# Billiard balls math problem

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Mathematical billiards is an idealisation of what we experience on a regular pool table. In mathematical billiards the ball bounces around according to the same rules as in ordinary billiards, but it has no mass, which means there is no friction. There also aren’t any pockets that can swallow the ball. This means that the ball will bounce infinitely many times on the sides of the billiard table and keep going forever.

One fascinating aspect of mathematical billiards is that it gives us a geometrical method to determine the least common multiple and the greatest common divisor of two natural numbers. Have a look at the Geogebra animation below (the play button is in the bottom left corner) and try to figure out how the construction works. If you would like to play the animation again, double click the refresh button in the top right corner. The two natural numbers are 40 and 15 in this case. The least common multiple of 40 and 15 equals 120, and the greatest common divisor is 5.

### The basics

Here is the basic idea. Suppose we are given two positive whole numbers a and b, neither of which is a multiple of the other (the case where one is a multiple of the other is easy and is left to the reader). For the billiard table we take a rectangle whose sides have lengths a and b. We shoot a billiard ball from one corner (the bottom left in the figure above) making a 45 degree angle with the sides. The billiard ball bounces off the rectangle’s sides. It does not lose speed and, by the law of reflection, is reflected at a 45 degree angle each time it meets a side (thus the path only makes left or right 90 degree turns). The path of the billiard ball consists of line segments. We claim that the ball eventually hits a corner and that the \emph{least common multiple} of a and b is the length of the path the ball has traversed until it hit the corner, divided by 2–√. If you decompose the billiard table into \emph{unit squares} (squares of side length one), the least common multiple is equal to the number of unit squares which are crossed by the path. We also claim that the path crosses itself. The first segment of the path contains the point of self-intersection which is closest to the starting point. The \emph{greatest common divisor} of the two given numbers, we claim, is the distance from the starting point to the closest point of self-intersection, divided by 2–√. It is also equal to the number of unit squares crossed by the piece of the path from the starting point to the first point of self-intersection.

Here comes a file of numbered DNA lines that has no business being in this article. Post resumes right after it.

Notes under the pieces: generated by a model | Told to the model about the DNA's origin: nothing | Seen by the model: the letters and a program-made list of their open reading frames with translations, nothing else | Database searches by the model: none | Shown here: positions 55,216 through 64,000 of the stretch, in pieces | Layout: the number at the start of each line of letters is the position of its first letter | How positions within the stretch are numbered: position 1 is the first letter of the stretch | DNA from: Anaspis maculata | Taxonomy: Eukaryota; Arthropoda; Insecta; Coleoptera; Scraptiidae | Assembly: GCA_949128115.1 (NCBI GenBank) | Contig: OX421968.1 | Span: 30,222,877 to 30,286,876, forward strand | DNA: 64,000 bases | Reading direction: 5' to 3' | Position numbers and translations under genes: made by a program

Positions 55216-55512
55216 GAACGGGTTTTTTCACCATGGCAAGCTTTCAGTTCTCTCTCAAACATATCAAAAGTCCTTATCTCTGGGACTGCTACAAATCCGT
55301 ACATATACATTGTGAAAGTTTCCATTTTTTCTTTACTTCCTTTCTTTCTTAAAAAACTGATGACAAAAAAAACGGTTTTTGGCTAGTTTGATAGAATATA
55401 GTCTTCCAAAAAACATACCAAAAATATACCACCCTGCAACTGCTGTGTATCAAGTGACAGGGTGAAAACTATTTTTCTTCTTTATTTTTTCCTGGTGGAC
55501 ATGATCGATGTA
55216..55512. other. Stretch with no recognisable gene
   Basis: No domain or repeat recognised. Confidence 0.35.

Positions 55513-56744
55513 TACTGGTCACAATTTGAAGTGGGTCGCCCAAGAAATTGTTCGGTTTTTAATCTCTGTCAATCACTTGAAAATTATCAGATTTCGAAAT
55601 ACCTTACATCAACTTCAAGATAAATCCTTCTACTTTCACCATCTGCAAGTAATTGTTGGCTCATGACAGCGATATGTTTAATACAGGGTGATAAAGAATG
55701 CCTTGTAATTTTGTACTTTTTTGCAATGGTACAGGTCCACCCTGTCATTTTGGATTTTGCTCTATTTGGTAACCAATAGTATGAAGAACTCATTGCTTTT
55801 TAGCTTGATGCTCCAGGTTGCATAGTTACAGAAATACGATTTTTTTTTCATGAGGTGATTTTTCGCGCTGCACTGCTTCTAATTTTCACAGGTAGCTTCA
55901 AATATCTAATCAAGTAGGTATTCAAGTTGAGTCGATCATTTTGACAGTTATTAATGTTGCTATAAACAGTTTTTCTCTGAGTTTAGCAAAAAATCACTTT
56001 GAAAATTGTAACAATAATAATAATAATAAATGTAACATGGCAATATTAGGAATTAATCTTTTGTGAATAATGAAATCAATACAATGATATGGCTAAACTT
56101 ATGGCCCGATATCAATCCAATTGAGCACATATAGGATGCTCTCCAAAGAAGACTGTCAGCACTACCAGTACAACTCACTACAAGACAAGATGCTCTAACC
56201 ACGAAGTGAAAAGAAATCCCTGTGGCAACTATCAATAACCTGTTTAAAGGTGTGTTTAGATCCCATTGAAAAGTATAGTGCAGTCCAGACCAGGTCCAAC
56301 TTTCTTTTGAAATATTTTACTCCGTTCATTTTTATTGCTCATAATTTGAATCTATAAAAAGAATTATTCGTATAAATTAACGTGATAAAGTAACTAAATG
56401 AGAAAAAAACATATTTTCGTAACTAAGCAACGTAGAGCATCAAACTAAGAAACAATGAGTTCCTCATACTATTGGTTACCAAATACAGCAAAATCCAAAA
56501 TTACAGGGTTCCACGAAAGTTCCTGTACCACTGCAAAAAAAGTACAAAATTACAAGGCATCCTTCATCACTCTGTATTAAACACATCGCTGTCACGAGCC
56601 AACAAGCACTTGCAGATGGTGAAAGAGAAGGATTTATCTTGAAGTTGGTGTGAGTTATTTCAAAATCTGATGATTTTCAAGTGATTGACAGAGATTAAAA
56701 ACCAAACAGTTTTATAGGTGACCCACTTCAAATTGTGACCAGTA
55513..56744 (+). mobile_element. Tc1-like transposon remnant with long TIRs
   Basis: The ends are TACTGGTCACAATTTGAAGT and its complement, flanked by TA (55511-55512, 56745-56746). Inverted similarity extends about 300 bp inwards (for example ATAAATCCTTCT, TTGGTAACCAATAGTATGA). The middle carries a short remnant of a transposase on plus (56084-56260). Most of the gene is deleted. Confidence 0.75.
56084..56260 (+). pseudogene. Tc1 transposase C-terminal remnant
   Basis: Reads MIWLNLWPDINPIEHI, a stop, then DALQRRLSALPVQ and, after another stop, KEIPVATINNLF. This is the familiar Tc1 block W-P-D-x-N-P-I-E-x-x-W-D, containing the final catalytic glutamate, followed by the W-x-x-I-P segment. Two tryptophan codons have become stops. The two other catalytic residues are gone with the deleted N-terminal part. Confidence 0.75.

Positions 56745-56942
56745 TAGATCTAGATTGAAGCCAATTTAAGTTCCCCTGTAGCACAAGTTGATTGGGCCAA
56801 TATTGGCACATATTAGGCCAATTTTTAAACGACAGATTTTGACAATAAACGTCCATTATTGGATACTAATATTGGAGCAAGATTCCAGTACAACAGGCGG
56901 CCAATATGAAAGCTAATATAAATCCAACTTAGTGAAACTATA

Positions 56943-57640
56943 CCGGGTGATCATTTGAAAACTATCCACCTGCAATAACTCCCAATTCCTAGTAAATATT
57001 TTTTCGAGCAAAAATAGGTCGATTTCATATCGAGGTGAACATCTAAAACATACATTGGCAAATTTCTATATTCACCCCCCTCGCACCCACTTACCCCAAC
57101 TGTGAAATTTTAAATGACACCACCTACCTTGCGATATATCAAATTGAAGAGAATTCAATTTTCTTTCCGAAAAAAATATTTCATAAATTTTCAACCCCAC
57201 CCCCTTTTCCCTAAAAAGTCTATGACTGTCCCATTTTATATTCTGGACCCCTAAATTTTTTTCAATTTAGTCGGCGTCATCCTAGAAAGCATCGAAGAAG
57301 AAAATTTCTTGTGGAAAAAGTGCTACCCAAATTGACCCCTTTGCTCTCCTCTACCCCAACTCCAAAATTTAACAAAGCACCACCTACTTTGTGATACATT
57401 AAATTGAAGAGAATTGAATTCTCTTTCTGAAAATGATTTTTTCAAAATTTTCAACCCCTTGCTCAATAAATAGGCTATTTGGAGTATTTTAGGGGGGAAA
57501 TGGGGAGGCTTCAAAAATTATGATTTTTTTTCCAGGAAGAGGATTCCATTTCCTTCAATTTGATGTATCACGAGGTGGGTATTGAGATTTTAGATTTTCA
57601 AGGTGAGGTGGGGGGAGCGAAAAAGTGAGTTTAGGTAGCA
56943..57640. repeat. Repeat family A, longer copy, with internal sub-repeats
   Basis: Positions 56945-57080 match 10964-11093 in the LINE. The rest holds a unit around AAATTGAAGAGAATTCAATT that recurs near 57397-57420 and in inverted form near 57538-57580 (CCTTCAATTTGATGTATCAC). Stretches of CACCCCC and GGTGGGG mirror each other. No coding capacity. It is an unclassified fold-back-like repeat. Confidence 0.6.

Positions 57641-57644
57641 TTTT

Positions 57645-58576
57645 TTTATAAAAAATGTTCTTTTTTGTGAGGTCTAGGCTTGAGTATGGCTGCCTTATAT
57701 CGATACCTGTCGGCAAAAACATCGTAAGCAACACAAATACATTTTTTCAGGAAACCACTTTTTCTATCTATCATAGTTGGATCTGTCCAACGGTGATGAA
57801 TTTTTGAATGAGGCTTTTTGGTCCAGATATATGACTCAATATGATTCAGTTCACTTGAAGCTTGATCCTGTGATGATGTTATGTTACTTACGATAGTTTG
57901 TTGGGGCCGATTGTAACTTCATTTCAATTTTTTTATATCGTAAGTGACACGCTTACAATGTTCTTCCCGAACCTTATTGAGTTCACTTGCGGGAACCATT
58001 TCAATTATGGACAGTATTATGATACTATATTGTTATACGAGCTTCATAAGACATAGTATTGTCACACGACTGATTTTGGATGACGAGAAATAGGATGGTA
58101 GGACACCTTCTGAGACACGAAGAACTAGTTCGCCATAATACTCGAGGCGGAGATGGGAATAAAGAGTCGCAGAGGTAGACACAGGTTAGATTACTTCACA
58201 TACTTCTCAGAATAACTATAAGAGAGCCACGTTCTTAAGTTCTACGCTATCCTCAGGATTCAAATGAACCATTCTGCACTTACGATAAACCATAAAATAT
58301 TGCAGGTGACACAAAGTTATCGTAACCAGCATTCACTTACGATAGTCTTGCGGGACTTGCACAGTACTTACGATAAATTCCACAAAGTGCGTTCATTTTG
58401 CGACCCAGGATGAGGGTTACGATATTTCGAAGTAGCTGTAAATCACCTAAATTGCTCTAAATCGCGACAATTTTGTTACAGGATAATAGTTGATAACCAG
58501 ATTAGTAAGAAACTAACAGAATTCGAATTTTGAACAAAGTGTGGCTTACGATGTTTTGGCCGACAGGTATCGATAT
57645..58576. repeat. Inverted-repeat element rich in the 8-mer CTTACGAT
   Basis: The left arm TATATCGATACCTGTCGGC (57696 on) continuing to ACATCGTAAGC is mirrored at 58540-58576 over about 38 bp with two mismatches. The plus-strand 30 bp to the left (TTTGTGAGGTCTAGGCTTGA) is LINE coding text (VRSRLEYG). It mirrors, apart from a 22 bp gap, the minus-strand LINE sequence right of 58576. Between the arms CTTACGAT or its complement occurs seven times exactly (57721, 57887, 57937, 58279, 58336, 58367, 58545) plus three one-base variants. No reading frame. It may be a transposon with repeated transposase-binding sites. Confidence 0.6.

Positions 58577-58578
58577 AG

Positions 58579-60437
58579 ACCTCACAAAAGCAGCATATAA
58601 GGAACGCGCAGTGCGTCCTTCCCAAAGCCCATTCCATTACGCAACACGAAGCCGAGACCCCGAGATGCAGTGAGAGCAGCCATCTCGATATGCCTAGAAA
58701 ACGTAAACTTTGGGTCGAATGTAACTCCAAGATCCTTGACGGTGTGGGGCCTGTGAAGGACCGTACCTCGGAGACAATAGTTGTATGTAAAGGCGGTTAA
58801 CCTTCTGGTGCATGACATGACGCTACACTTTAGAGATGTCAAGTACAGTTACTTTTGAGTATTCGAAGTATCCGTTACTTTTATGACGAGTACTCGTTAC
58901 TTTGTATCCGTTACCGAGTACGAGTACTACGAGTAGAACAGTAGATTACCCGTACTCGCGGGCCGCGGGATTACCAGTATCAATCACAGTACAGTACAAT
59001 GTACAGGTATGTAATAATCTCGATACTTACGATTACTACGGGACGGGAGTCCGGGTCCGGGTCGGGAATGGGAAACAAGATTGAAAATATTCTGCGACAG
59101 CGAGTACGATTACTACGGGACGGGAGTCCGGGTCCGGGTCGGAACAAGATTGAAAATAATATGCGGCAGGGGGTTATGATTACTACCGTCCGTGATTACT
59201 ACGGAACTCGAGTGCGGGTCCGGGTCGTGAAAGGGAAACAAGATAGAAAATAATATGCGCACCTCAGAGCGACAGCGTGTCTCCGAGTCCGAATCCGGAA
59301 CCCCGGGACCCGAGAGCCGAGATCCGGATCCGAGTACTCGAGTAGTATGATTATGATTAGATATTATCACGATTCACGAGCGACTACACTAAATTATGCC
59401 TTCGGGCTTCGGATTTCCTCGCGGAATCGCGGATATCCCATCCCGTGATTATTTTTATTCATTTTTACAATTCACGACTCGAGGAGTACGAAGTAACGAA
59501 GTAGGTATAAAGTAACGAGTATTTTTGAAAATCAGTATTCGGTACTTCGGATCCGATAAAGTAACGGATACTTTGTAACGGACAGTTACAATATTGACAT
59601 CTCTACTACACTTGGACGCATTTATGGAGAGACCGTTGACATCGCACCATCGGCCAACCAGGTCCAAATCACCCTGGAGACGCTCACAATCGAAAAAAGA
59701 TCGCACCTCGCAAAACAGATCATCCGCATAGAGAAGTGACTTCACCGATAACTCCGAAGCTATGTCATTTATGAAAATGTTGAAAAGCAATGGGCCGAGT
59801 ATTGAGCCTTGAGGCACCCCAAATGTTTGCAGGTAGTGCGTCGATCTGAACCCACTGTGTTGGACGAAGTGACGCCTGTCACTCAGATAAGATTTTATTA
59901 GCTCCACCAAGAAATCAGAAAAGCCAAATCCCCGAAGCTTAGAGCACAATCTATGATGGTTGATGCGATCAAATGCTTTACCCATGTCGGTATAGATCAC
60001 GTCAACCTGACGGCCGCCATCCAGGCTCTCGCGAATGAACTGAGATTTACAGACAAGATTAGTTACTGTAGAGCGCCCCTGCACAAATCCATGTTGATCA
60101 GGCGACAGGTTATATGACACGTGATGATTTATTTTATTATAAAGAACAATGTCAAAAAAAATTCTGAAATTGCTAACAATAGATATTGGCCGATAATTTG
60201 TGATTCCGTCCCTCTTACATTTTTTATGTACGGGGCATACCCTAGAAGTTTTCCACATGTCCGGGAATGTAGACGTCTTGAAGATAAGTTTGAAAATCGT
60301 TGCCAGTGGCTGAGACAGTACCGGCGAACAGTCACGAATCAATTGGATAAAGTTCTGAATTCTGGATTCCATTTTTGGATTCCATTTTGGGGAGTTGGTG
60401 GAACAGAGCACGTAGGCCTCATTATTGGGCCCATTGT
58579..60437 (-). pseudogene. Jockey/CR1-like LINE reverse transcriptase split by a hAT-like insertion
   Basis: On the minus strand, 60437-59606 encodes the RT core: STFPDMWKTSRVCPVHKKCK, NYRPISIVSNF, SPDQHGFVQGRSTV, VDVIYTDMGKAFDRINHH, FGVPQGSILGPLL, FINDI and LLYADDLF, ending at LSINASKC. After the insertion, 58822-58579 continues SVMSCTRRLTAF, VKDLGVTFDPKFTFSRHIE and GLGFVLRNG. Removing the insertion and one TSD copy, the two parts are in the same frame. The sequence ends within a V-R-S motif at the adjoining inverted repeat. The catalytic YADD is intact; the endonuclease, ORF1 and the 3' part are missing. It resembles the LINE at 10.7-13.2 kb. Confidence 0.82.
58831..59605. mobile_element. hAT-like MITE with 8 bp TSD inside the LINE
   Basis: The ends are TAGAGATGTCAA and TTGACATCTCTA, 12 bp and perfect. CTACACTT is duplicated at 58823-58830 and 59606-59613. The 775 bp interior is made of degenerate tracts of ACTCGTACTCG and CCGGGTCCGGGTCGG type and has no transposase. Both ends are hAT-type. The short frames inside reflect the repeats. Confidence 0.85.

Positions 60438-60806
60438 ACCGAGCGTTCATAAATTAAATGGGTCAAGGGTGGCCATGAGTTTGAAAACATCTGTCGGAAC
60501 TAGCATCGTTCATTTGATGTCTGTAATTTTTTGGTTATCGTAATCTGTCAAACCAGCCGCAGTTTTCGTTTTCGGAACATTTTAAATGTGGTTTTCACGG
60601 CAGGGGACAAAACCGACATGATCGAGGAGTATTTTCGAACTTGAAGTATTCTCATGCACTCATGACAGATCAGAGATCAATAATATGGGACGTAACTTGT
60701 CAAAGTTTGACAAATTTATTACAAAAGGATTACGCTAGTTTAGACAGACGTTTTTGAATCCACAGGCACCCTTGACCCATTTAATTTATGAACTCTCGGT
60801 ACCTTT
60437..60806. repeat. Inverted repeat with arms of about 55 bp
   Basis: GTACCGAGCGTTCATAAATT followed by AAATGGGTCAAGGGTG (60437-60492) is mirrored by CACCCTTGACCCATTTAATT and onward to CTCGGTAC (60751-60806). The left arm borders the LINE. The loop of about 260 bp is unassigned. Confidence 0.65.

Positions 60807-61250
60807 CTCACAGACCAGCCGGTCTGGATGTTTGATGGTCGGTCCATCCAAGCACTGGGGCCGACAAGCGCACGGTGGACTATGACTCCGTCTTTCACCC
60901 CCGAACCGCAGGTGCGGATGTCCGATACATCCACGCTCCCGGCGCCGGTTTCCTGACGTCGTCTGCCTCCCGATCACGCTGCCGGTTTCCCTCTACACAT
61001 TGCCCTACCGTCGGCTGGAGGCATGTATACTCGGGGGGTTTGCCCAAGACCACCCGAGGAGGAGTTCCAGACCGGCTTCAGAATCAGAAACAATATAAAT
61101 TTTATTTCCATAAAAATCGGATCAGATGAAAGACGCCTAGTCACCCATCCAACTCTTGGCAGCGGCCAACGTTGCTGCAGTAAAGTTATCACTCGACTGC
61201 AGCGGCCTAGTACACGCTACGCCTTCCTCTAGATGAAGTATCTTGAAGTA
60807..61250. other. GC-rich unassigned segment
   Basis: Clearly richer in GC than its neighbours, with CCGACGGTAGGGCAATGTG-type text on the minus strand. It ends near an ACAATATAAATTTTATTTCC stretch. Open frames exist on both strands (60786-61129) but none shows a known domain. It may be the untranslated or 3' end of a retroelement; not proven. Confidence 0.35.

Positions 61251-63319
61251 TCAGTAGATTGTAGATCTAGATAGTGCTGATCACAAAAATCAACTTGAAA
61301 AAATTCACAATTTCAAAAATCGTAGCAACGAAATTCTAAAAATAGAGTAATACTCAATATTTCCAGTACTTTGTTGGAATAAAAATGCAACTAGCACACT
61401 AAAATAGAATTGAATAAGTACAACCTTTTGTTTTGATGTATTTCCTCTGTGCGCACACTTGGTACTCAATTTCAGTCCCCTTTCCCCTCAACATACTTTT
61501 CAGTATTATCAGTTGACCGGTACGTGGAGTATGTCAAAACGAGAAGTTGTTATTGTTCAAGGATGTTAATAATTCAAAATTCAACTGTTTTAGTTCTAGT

### Mirror billiards

While looking at an object in a mirror, you have the impression that the object is behind the mirror. Notice that three points are aligned: the point marking your position, the point on the mirror where you see the reflection of the object and the (imaginary) point behind the mirror where you believe the object to be. To prove our claims above, we are going to exploit this simple idea, the mirror being one side of the billiard table.